“I knew from my early teenage years I wanted to be a part of Mechanical Engineering,” Sean Treacy told the Derby College Alumni Team. Today, Sean has forged an impressive career path for himself, with the support of a Derby College.
“I achieved my ultimate career goal this year,” said Sean.
Sean Treacy embarked on his engineering career with one of the most prestigious names in the industry, Rolls-Royce.
“The Rolls-Royce and Derby College Mechanical Engineering program helped me define my career path,” said Sean. “It helped me understand the importance of knowing both the practical and theory side of mechanical engineering.”
After graduating from Derby College, Sean worked as a Field Service Engineer for Rolls-Royce until 1993, before moving to a Customer Support role within the company. He was promoted to Customer Services Director at Rolls-Royce in 2006, and moved to Reston, Virginia in Washington DC.
Two years’ later, Sean became GSP Sales General Manager for Pratt & Whitney, a world leader in aviation and aerospace engineering and manufacturing. Pratt & Whitney’s large commercial engines power more than 25 percent of the world’s mainline passenger fleet, as well as supplying military aircraft.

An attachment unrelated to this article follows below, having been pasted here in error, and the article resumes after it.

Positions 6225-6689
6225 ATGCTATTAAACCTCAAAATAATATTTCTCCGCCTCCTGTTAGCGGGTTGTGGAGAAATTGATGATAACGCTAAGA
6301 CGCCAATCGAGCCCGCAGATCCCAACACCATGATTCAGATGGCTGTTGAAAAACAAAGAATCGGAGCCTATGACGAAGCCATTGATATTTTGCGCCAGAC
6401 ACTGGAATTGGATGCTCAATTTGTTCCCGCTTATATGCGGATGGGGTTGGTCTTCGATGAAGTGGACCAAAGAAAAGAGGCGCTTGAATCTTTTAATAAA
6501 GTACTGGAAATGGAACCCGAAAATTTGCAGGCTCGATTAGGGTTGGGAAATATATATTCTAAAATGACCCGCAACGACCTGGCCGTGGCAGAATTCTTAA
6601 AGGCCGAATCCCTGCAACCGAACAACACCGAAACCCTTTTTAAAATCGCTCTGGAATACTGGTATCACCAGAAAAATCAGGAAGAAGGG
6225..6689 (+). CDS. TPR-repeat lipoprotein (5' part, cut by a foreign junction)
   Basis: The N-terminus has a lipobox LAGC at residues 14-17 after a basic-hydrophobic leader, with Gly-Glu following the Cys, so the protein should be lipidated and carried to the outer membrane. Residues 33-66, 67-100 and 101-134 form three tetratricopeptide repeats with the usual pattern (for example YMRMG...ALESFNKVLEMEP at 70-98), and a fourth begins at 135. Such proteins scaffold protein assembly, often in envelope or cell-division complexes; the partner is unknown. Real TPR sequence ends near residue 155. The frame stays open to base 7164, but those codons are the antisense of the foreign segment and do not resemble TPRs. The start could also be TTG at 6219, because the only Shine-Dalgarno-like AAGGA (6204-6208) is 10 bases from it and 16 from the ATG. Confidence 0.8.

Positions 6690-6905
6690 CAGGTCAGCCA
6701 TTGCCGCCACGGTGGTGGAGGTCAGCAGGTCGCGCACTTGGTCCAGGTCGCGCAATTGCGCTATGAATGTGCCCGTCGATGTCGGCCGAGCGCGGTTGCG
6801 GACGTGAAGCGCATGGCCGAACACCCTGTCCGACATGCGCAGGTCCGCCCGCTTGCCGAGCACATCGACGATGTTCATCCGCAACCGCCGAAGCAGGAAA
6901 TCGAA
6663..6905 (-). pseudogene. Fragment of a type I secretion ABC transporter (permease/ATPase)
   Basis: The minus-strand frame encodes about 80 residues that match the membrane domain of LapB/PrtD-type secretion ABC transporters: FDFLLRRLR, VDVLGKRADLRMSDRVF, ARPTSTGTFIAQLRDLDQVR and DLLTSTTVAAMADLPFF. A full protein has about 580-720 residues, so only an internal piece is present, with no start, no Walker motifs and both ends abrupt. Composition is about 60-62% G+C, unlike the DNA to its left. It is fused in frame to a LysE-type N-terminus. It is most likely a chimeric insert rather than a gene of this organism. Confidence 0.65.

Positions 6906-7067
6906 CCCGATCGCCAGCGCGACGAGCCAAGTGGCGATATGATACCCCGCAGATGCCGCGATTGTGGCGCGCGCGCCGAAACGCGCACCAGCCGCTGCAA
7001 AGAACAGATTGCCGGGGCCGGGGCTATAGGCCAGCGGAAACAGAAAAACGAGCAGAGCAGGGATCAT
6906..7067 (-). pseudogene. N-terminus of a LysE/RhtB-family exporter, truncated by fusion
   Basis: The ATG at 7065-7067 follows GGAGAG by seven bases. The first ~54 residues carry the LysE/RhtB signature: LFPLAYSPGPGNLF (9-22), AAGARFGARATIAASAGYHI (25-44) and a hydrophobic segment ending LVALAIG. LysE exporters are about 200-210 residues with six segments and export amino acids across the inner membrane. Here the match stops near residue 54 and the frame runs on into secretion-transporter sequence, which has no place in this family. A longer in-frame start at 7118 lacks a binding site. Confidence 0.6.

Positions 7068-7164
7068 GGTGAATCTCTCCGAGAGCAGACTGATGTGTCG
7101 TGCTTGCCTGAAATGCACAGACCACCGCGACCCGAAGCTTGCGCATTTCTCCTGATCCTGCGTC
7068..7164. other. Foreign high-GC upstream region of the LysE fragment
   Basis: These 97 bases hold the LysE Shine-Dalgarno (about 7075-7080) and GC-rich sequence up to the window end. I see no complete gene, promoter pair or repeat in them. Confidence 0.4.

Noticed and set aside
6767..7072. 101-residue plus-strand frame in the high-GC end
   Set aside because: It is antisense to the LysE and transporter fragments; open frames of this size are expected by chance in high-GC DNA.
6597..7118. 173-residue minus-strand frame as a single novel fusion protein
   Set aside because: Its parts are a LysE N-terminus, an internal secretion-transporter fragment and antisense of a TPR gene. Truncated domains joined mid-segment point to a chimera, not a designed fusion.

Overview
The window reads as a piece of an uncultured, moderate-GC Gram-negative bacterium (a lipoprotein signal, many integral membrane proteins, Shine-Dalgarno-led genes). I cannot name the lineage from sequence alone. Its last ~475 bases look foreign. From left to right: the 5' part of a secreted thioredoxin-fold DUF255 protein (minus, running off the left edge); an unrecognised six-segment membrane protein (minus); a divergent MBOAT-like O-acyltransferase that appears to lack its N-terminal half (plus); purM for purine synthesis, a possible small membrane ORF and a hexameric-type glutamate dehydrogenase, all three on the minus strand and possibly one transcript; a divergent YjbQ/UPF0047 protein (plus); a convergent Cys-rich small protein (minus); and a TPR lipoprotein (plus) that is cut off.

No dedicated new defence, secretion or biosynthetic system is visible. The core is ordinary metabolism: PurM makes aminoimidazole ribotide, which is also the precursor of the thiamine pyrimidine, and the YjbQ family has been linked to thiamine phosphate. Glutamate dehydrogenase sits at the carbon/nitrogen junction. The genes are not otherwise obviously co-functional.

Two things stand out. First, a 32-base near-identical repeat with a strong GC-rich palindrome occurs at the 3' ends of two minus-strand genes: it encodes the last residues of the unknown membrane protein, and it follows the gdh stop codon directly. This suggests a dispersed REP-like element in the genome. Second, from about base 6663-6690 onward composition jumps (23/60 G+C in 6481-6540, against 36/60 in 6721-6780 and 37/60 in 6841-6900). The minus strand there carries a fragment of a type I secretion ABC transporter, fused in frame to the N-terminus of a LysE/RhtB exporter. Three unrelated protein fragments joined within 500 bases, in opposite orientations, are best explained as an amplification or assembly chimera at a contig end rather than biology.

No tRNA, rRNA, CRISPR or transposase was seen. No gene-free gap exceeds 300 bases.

In 2010, Sean moved to MSS, a division of Meggitt plc, to take on the role of Global Customer Support. He climbed quickly to Director of Sales and Customer Support at Wyman Gordon, a global leader in the design, manufacture and assembly of aviation and aerospace components.
Finally, after working as the Vice President of Sales at Precision Holdings, an Oil and Energy company, Sean was made President and CEO.
It is this that Sean considers the pinnacle of his career. “Earlier this year I was promoted to President and CEO of a private held company, we have over 300 employees across three sites in the USA,” said Sean.
Sean has admitted that one of the biggest struggles of his career has been “managing [his] work/life balance,” but clearly, he has reaped the rewards of his hard work.
Finally, we asked our Mechanical Engineering alumnus if he had any advice for other students hoping to find similar success in his industry. He said: “Keep your options open, avoid getting pigeon-holed into one area early on, and you’ll be able to take advantage of more opportunities.”